This blog post reproduces an e-mail from ParentalRights.org criticizing Justice Scalia for being unwilling to use the power of the Supreme Court to protect parental rights. The e-mail notes that Scalia recently told a group of law students that not all important rights are actually contained in the Constitution. He noted as an example the right of parents to raise their children as they think best. And it also notes that Scalia took this position not only in an informal conversation but also in the course of doing his duty on the Supreme Court. In Troxel v. Granville (2000) Scalia dissented from the judgment of the Court and held that although he thinks parental rights are real and rooted in nature, they are not included in any constitutional provision.
I can sympathize with those conservatives or moral traditionalists who are upset with Scalia over statements like this. There are some on the left who would very much like to use the power of government to “liberate” the children of traditionalist parents from the morality that such parents teach. If there were a constitutional right of parents to direct the upbringing of their children, it would provide a defense against such things.
Nevertheless, I think the criticism of Scalia on this is misplaced. The title of the article in the e-mail is: “Scalia Would End Parental Rights.” Elsewhere it says that Scalia “would rob parents” of “constitutional protection.” But this is just begging the question–the key question for a judge like Scalia. That question is: does the Constitution protect parental rights? If it does, then a judge is bound to enforce those protections. But if it does not, there is nothing a judge can do to protect them–or at least nothing consistent with his oath to uphold the law and the Constitution.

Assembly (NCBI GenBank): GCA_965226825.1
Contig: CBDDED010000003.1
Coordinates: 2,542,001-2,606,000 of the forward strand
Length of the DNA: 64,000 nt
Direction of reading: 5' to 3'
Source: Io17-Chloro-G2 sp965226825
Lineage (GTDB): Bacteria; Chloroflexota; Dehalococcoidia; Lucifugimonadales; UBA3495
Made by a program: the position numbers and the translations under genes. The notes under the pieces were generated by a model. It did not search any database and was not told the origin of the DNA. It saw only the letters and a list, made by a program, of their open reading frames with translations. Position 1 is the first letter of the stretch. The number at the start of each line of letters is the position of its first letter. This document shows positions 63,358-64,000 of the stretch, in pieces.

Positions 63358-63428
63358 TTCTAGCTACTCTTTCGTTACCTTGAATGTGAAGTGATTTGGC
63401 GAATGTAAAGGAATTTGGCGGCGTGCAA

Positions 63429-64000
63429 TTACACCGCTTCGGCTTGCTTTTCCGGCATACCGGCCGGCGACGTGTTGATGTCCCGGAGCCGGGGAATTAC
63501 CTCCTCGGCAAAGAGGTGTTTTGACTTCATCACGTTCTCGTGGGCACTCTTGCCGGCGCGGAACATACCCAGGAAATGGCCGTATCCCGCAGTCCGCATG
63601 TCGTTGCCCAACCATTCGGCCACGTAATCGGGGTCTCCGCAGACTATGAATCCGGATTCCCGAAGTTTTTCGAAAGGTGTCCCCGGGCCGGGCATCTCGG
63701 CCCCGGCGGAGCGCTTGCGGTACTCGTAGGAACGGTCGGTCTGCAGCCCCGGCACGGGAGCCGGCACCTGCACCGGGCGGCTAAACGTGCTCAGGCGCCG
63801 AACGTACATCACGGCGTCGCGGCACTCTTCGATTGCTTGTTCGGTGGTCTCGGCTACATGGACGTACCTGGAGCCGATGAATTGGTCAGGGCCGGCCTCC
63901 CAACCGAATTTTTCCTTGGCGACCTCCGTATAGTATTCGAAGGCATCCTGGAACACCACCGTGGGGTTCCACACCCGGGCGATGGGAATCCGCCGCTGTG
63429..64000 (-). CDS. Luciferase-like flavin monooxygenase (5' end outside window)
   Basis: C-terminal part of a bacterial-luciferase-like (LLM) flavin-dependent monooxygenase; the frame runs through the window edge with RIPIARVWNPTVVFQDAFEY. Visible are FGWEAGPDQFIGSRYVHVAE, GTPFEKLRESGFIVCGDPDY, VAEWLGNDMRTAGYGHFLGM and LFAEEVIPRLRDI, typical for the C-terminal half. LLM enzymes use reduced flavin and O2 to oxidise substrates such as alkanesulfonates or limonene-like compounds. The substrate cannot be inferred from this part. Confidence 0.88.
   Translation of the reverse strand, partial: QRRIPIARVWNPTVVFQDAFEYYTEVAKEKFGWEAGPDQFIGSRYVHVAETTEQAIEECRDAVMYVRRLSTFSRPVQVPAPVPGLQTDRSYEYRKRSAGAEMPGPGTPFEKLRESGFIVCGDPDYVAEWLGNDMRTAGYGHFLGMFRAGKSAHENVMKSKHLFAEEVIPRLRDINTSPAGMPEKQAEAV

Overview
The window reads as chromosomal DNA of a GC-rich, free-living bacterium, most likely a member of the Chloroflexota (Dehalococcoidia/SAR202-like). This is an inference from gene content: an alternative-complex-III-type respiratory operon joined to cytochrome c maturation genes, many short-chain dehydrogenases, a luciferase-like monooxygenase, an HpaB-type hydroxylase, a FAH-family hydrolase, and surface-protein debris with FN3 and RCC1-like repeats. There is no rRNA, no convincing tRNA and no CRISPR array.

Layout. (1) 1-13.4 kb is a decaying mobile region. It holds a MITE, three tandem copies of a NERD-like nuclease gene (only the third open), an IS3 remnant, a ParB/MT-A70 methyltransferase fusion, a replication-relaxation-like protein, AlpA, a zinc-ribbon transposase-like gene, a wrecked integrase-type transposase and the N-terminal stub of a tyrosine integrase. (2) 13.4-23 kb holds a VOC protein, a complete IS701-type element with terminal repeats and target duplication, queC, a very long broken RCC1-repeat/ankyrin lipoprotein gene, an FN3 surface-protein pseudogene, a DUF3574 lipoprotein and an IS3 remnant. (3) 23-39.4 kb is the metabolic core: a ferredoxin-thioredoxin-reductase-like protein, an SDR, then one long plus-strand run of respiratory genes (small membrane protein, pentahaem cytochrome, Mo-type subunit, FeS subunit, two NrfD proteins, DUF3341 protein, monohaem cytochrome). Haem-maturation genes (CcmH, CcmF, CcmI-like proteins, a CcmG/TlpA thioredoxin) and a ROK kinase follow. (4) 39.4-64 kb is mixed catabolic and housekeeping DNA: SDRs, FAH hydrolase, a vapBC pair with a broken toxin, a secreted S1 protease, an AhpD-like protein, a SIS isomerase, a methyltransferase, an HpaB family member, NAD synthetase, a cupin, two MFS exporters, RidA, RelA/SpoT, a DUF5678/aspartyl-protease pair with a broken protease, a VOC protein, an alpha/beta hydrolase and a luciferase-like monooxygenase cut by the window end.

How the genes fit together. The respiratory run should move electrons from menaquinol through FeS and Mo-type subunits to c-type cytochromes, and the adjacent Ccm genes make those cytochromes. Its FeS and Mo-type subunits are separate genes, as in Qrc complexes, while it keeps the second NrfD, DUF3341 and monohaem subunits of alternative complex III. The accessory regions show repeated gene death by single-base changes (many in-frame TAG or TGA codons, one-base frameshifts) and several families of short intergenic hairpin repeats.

And Scalia has a point here. The Constitution says nothing about parental rights. These rights are, of course, essential to a just society. But the Constitution was written to create a national government, and the men who made it did not think that that government was going to get into things like family law and education. They left those things to the states, and they left it to the people of the states to figure out how to balance the power of the government in these areas with the rights of parents.
One could argue that parental rights are so important that conservative justices should just go ahead and vote to protect them, whether or not they have any clear basis in the Constitution. But that is traveling down a dangerous path. We have seen the mischief that can result when liberal judges make up constitutional law to arrive at the outcomes they desire. This undermines the rule of law and self-government, and it would only compound the assault on these core values if conservative judges do the same thing in pursuit of their favored causes.
Political activism in defense of parental rights is absolutely necessary. But it need not take the form of constitutional lawsuits asking Supreme Court justices to find and enforce rights that are not really in the Constitution.